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I have a few small ROR "mostly static" type sites and am working on something a little deeper that I don't have much experience with...

The BIG picture nomenclature. Accounts have many users and projects. users have many projects. users add many files and notes to projects....

In the end I need to generate a view where users can see their projects, files, & notes. In a list or table similar to the MANUALLY created "proof of concept" one below:

Project1
    Notes
        note1
        note2
        note3
    Files
        file1
        file2
        file2
    Users
        user1
        user2
Project2
    Notes
        note1
        note2
        note3
    Files
        file1
        file2
        file2
    Users
        user1
        user2

The list above will be generated using some sort of an embedded ruby for loop but before I get into that I need to ensure I have the proper model associations and calls.

I'm attempting to have NO foreign keys from all my tables but I've been getting really confused with multi-model best practices. With no foreign keys I THINK I need a join table, which could be a model using "model1_model2" naming convention?, and the ":through" model relationship?

my models now (this has been changing alot) are:

Account:

class Account < ActiveRecord::Base
has_many :projects
has_many :users

end

User:

class User < ActiveRecord::Base
has_one :account
has_many :projects, :through => :accounts
has_many :dataFiles, :through => :projects
has_many :notes, :through => :projects

end

Project:

class Project < ActiveRecord::Base
belongs_to :account
has_many :users
has_many :datafiles
has_many :notes

end

DataFile:

class DataFile < ActiveRecord::Base
belongs_to :projects
belongs_to :users

end

Note:

class Note < ActiveRecord::Base
belongs_to :project
belongs_to :users

end

As you can probably see; I'm confused here! I've done a bunch of tutorials and read a book; this is my first real world application that isn't just mainly static pages....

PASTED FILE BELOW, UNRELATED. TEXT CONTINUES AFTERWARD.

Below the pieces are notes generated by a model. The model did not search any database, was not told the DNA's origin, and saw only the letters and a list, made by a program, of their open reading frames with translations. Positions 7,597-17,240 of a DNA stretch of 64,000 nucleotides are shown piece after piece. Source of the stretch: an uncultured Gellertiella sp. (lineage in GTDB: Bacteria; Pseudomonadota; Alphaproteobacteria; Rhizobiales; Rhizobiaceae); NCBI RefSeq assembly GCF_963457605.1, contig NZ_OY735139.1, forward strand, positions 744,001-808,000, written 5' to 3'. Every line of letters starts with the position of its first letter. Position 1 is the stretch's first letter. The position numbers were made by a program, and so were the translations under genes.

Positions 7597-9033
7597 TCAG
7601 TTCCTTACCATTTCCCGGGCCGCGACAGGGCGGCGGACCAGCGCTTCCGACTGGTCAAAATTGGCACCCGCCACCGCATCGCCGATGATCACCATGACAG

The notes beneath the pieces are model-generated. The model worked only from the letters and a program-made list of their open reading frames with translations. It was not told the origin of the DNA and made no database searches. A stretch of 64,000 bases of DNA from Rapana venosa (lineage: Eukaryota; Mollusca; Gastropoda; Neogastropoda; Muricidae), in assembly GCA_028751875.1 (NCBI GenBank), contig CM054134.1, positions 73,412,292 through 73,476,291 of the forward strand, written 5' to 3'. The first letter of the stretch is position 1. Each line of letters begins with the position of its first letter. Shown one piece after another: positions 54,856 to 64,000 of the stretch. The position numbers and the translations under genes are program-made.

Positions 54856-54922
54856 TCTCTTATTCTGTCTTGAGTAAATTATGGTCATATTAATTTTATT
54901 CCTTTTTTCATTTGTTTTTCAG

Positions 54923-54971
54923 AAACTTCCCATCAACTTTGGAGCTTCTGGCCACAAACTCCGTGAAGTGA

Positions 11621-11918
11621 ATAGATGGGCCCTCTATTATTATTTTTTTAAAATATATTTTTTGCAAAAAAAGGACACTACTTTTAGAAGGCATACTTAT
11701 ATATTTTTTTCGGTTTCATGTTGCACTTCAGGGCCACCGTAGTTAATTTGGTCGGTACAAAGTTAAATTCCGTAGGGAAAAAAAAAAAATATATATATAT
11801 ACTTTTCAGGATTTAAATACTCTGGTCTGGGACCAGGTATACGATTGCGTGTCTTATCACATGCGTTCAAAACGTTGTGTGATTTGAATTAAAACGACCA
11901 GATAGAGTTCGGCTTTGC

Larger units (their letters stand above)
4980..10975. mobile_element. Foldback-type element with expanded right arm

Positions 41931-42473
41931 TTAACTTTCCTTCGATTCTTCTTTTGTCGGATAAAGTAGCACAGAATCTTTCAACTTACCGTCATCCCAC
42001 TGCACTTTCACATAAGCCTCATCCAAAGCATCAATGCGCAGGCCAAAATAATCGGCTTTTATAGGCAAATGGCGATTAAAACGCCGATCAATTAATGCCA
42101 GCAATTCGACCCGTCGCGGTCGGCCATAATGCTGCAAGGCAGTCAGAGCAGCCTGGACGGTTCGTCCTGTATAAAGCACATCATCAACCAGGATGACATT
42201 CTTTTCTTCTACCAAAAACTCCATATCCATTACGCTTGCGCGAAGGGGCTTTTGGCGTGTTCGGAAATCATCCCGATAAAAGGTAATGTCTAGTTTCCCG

There appears to be a lot of ways this could be done. I guess I'm looking for some expert direction on what models I should use and how I should connect them.

Any direction or advice you can offer is greatly appreciated. Thank you!

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2 Answers 2

up vote 1 down vote accepted

If i understood you correctly

class Accounts < ActiveRecord::Base
  # these two associations say an Account can have many users. 
  # It's also assuming users can be associated with multiple accounts. If that's false
  # i'd recommend putting the account_id on the user and simply removing this many-to-many table
  has_many :account_users
  has_many :users, :through => :account_users

  # accounts can be mapped to many projects and projects can be mapped to many accounts
  # if a project only belongs to one account, drop the accounts_projects many-to-many table
  # and just put the account_id on the project.
  has_many :account_projects
  has_many :projects, :through => :account_projects
end

# account_user table will have `id`, `account_id`, `user_id` and anything else you need
class AccountUser < ActiveRecord::Base
  belongs_to :account
  belongs_to :user
end   

class User < ActiveRecord::Base
  has_many :projects
  has_many :files
end

# account_projects table will have `id`, `account_id`, `project_id` and anything else you need
class AccountProject < ActiveRecord::Base
  belongs_to :account
  belongs_to :project
end

class Project < ActiveRecord::Base
  has_many :data_files
  has_many :notes

  has_many :project_users
  has_many :users
end

# project_users table will have `id`, `project_id`, `user_id` and anything else you need
class ProjectUser < ActiveRecord::Base
  belongs_to :project
  belongs_to :user
end

# data_files table will have `id`, `project_id`, `user_id` and anything else you need
class DataFile < ActiveRecord::Base
  belongs_to :project
  belongs_to :user
end

# notes table will have `id`, `project_id`, `user_id` and anything else you need
class Note < ActiveRecord::Base
  belongs_to :project
  belongs_to :user
end

Does that help explain how the associations will work in rails?

NOTE The AccountUser, AccountProject and ProjectUser tables are all used for the many to many associations I understood you to need.

The through associations are useful if you're ever going to associate any other attributes with the mapping of the associations (something in relation to both the account and user for example).

If you just need a simple many-to-many relationship without the need for custom attributes, you can simply use the has_and_belongs_to_many approach, though I usually go for the :through option up front.

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this is very helpful! thank you for the guidance. –  twinturbotom Sep 2 '11 at 13:09

The no carriage return comment field irritates me...

Users can only belong to one account (except for admins) so I think I will take your suggestion and remove the many to many table and use an account_id field in the users table. Same for the accounts_projects many to many...

it sounds like the best way to associate all these models is "belongs_to" and "has_many" with foreign keys stored in the appropriate tables. I appreciate the eduction you've given and the real world insight on associated all these models. Thanks! hopefully I don't encounter any issues with setting this all up.

Thanks!

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